Take this glass
        I want that pen
        Try these glasses
        Pass me those bags

    but function very differently in:
        Try this
        Take that
        Give him these
        I want those

    where they are all pronouns.
    Other determiners such as one, each, all, both display the same slipperiness.
    (The word that also appears as a subordinating conjunction in, e.g.:
        She told me that was the case)
  2. The word outside is given as an example of an adjective which it is in:
        This is outside furniture
    but in
        She went outside
    it is an adverb
  3. The word since is
    a conjunction in:
        Since she wasn't invited to his party, she didn't invite him to hers
    a preposition in
        I haven't seen her since the meeting
    and an adverb in
        I saw her this morning but not since.

There are plenty of other examples of this categorical indeterminacy in the guide to gradience (new tab).

A further difficulty lies in the fact that although words may fall quite neatly into major classes, the function they perform, syntactically, grammatically and communicatively may be very variable.  There is no doubt, for example, that the word could should be categorised as a verb but it is one of a very different order from verbs such as cook and different again from a verb like be.

We should remember, therefore, that this is not by any means the only way to categorise the lexemes of the language.
Traditionally, what we have categorised above as determiners, for example, have previous been dealt with as separate categories for possessive adjectives: my, your, her etc.; demonstrative adjectives: this, that, these, those; quantifiers: many, a few, a good deal of, some etc.; articles: a, an, the, Ø (sometimes including some) and so on.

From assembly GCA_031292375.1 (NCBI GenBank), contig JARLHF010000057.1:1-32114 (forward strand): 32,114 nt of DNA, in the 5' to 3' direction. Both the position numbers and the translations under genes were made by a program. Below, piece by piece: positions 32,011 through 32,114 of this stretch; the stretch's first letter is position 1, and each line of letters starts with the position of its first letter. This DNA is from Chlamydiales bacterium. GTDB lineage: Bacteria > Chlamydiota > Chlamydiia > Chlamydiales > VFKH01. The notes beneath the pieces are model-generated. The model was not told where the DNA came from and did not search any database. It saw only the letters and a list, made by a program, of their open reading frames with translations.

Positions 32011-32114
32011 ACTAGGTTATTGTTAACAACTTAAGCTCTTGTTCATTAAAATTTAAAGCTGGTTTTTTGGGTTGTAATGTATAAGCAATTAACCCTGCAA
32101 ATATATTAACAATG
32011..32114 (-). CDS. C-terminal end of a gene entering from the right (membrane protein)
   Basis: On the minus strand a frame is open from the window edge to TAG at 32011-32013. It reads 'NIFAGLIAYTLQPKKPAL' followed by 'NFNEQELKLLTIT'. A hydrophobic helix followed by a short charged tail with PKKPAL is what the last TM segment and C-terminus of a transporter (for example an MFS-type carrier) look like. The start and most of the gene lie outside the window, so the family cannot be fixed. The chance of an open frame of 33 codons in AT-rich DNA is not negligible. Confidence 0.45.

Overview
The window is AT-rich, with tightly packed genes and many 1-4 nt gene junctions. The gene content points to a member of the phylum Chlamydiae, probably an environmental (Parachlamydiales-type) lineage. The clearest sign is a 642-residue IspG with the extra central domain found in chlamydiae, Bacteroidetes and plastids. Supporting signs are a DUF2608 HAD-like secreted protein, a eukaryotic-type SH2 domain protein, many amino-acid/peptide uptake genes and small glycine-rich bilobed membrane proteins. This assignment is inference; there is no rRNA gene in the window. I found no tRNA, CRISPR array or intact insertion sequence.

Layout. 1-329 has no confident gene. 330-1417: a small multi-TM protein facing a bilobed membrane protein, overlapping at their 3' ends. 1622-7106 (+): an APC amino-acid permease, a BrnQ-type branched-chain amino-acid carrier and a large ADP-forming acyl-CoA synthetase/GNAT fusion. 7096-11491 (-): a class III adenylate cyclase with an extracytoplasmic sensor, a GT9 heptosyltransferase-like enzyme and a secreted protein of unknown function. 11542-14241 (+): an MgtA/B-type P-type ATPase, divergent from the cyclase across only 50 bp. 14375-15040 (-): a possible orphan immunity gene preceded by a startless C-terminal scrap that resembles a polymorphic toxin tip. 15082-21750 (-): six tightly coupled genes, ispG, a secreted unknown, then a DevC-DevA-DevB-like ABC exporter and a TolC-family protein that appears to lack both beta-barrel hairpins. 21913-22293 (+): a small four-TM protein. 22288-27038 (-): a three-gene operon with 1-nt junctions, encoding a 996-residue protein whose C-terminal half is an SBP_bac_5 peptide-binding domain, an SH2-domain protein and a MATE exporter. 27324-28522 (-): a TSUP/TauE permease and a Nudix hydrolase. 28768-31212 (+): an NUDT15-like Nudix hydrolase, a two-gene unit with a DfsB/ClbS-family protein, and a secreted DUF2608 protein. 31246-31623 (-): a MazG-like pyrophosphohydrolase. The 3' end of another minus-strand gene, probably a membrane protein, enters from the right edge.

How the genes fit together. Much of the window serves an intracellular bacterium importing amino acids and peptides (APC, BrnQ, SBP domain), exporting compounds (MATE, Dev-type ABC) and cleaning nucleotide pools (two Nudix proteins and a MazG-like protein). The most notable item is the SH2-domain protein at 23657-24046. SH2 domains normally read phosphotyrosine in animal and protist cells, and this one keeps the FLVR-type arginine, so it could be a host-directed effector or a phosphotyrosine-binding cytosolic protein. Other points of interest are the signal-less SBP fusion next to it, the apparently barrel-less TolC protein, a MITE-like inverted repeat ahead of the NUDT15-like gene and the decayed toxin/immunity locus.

Quirk and Greenbaum (1973:18) also distinguish demonstratives and articles as separate word classes.

Other more recent categorisations, notably that of Huddleston et al (2002:22), follow something broadly similar to what is used here, although the preferred description is lexical category rather than word class, but with significant differences:

  1. The first four content-word categories are parallel.
  2. Pronouns are demoted from a separate category and subsumed as a subset of nouns (because that is how they act).
  3. The category of conjunctions is removed and replaced with two distinct classes:
    1. Subordinators: that, for, to, whether, if etc.
    2. Coordinators: and, or, but, nor etc.
  4. A new category, determinative, is proposed to include: the, this, that, a(n), some, all, every, each etc.
    This is to separate the grammatical function of determination from the lexical category of determinative.  So, for example, while the word that in:
        that car
    is a determinative, the same word functions differently in, e.g.:
        it was that close
    where it occurs as part of an adjective phrase.
    Determinatives considered in this way may only occur as part of a noun phrase whereas the function of determination can be achieved in many ways.

This may seem, and is, a somewhat minor and theoretical distinction but, because word class (or lexical category) is such a fundamental aspect of any understanding of syntax, it is, in reality, quite important.